Isn’t it true there are changes we know we need to make—yet don’t want to? I’d bet most New Year’s resolutions fall into this category. We need to lose weight. We need to exercise more. We need to read our Bibles and witness to our friends. But if we’re honest, what we want is Doritos and Netflix, a fast-paced novel and greater likeability. A resolution powered by grit alone will not effect the permanent change we want. Instead, we must look to God to deliver us into better desires.

Gratefully, Philippians 2:13 reminds us God is at work in his people not just to work for his good pleasure but to will it. And isn’t one of God’s greatest miracles that he would deliver any of us, curved in on ourselves, from our basest instincts into desires that sustain holiness?

2. Make ‘change’ your new habit.

Having just insisted the gospel promises a greater work of transformation than mere behavioral adjustment, why am I now suggesting a behavioral strategy?

As I’ve already noted, sanctification is paradoxical: Paul’s tells the Philippians both to rely on God’s grace to convert their desires and to work out their salvation with grave sobriety, even fear. Later in the letter, Paul enjoins them to imitate what they’ve “learned and received and heard and seen in me” (4:9). “Practice these things,” he insists—which is to say, make these virtues habit. As any athlete, artist, preacher, or musician knows, virtuosity in any field requires constant practice. Practice is a habituating routine for performance. As James K. A. Smith notes in Desiring the Kingdom, “Habit is the hinge of desire.” We may not exert the level of control over our desires we wish, but we can (especially with social accountability and prayerful dependence on God) change our habits.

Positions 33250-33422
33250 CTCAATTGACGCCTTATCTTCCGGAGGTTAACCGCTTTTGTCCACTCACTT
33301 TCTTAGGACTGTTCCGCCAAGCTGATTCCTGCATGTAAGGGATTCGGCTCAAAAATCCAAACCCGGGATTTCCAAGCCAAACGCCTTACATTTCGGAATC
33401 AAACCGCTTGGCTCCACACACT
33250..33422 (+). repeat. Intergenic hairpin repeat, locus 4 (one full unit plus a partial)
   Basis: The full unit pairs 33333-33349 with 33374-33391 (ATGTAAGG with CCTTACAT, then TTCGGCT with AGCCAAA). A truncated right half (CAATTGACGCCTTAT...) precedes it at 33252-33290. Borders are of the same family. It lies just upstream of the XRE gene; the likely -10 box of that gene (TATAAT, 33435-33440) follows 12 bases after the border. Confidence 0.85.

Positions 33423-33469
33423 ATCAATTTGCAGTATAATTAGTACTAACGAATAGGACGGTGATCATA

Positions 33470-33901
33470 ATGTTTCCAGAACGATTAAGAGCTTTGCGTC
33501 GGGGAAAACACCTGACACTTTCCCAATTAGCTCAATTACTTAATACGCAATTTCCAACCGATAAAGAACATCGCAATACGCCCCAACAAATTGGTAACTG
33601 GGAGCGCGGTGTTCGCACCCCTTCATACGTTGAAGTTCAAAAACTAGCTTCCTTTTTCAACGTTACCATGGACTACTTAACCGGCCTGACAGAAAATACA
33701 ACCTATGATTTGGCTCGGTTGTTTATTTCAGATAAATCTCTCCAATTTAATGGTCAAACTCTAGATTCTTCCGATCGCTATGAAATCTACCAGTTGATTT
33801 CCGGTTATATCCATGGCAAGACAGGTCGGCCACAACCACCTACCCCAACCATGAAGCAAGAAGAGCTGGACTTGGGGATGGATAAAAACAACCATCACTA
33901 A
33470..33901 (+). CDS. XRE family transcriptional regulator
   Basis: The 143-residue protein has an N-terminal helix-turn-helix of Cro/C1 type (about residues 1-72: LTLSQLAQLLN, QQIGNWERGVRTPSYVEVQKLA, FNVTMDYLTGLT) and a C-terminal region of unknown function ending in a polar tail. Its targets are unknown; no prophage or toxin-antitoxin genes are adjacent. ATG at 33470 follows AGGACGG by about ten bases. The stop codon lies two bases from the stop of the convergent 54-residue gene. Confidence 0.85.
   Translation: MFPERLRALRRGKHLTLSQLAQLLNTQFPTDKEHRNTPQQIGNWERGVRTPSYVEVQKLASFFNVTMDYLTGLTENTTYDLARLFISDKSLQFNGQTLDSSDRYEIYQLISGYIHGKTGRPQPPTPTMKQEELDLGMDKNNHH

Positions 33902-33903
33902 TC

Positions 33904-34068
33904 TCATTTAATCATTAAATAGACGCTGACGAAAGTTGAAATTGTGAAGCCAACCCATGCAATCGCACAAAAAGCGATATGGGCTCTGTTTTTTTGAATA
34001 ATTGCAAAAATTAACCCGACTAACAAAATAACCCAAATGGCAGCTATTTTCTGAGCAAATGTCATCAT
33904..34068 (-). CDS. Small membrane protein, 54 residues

In his book After You Believe: Why Christian Character Matters, N. T. Wright describes virtue as the product of good habits: “Virtue, in this strict sense, is what happens when someone has made a thousand small choices, requiring effort and concentration, to do something which is good and right but which doesn’t ‘come naturally’—and then, on the thousand and first time, when it really matters, they find that they do what’s required ‘automatically,’ as we say.”